Consequences

Cyprus was a British colony from 1925 to 1959. Cypriots fought alongside the allies against Fascism and Nazism during World War II. The British, however, refused to give the island the right of self determination when the war was over. From 1955-59 a Liberation Struggle was fought against the colonial master, and resulted in the granting of independence to the island on the basis of the Zurich and London Agreements of February 1959.

In December 1963 hostilities between the two communities escalated, after the discovery of vast quantities of illegal Turkish supplied arms in the hands of a Turkish Cypriot extremist / terrorist group. The result was the walkout of the Turkish Cypriots from the government and the de facto separation of the communities at the official government / administration level, and the retreat of much of the Turkish Cypriot population into enclaves. However, in everyday life many mixed villages continued to live together as normal.

In 1967, there was a renewed escalation of hostilities and violence, including military action such as bombings by the Turkish military.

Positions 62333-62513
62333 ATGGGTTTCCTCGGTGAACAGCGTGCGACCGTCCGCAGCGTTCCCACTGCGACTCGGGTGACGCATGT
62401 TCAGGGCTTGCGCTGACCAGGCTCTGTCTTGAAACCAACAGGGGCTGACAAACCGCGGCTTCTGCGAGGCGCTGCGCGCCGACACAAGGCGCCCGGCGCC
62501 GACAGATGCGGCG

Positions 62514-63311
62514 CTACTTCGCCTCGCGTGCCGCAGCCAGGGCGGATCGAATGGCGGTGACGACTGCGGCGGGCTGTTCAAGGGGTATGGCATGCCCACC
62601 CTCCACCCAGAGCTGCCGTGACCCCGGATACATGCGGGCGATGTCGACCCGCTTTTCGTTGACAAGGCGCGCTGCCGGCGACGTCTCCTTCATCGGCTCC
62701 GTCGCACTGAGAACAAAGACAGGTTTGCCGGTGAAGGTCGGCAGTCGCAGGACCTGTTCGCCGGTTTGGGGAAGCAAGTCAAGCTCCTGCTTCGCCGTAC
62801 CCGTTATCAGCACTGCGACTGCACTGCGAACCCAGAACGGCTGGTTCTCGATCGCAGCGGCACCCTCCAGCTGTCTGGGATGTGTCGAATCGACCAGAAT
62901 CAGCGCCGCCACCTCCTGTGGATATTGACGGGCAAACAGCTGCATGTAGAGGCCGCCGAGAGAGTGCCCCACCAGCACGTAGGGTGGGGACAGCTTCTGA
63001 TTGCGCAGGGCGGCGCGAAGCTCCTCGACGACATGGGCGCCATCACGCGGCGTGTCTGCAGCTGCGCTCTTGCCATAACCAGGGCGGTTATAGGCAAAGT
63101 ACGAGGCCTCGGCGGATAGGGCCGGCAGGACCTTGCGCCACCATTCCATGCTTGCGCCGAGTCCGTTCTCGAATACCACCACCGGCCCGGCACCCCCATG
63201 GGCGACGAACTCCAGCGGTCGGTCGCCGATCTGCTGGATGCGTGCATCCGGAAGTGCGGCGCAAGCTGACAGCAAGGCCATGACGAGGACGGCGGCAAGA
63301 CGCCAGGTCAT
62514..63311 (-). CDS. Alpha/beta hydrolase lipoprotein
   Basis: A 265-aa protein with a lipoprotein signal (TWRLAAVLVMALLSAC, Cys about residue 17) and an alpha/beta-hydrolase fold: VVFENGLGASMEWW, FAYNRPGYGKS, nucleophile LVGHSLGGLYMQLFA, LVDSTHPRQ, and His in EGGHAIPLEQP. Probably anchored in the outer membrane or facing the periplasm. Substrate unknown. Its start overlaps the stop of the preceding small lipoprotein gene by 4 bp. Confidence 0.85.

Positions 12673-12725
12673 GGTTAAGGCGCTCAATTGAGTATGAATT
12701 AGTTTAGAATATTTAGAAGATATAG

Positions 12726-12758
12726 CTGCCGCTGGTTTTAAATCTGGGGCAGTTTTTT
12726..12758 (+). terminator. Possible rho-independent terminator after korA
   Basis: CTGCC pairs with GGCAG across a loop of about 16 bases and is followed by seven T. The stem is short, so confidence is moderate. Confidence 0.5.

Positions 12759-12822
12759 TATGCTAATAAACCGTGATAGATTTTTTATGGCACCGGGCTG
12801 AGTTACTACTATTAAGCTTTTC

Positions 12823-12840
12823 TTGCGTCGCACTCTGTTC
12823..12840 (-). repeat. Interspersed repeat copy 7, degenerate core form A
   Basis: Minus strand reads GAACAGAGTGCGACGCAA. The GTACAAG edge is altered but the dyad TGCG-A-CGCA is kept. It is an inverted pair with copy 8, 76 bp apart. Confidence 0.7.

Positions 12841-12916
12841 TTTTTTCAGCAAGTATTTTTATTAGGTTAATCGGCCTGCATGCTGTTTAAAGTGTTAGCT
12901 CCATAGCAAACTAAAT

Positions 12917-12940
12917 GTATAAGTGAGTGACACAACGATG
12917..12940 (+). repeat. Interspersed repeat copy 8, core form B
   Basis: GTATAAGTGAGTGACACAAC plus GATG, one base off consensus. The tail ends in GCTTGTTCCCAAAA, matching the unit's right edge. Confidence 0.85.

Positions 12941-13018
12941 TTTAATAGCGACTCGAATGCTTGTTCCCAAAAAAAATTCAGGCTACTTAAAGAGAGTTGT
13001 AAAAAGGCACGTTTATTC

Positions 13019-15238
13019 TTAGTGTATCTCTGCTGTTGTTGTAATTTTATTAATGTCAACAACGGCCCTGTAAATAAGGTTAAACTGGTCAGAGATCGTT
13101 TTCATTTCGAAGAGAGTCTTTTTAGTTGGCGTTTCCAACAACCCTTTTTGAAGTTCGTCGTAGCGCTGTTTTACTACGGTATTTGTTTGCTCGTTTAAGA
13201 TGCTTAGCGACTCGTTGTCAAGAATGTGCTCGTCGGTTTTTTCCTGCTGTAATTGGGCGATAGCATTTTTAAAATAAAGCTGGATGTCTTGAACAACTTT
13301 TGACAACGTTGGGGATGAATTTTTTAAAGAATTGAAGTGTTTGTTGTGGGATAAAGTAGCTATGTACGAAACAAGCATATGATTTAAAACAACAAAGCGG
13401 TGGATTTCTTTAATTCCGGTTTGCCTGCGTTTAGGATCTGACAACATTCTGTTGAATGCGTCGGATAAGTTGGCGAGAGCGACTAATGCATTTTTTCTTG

On 20 July 1974, after nearly seven years of relative calm, the Turkish military, under the guise of a peacekeeping operation after a coup in Cyprus (instigated by the Greek Junta), unleashed an attack against the island of Cyprus in violation of the Article 2 Paragraph 4 of the UN Charter and explicit UN Resolutions which stipulated that Turkey had no right to intervene in Cyprus affairs as well as Article 27 of the Lausanne Treaty, capturing about 5% of Cyprus territory.

On August 14, in violation of a UN cease-fire, 3 weeks after the restoration of the democratic Government, the second wave of the Turkish invasion was unleashed, resulting in the occupation of over 37% of Cyprus territory. The occupied area is the richest of the island, representing 70% of its resources.

The occupied area was ethnically cleansed of its majority Greek Cypriot population: over 200,000 Greek Cypriot civilians (approximately 1/3 of the total Cypriot population) were forced out of their homes and many atrocities were committed (including over 1,600 missing Greek Cypriots).  Cyprus Hellenic cultural heritage was systematically looted, pillaged and destroyed to change the cultural footprint of the occupied area.

On 13 February 1975, Turkey declared occupied Cyprus a federated Turkish State which was condemned in UN Security Council Resolution 367(1975). In 1983, it unilaterally declared itself the “Turkish Republic of Northern Cyprus”, condemned in UN Security Council Resolutions 541(1983) & 550(1984). Moreover, over 150,000 Turkish settlers have been brought to Cyprus in violation of the Geneva Convention in order to alter the ethic mix of the island.

 

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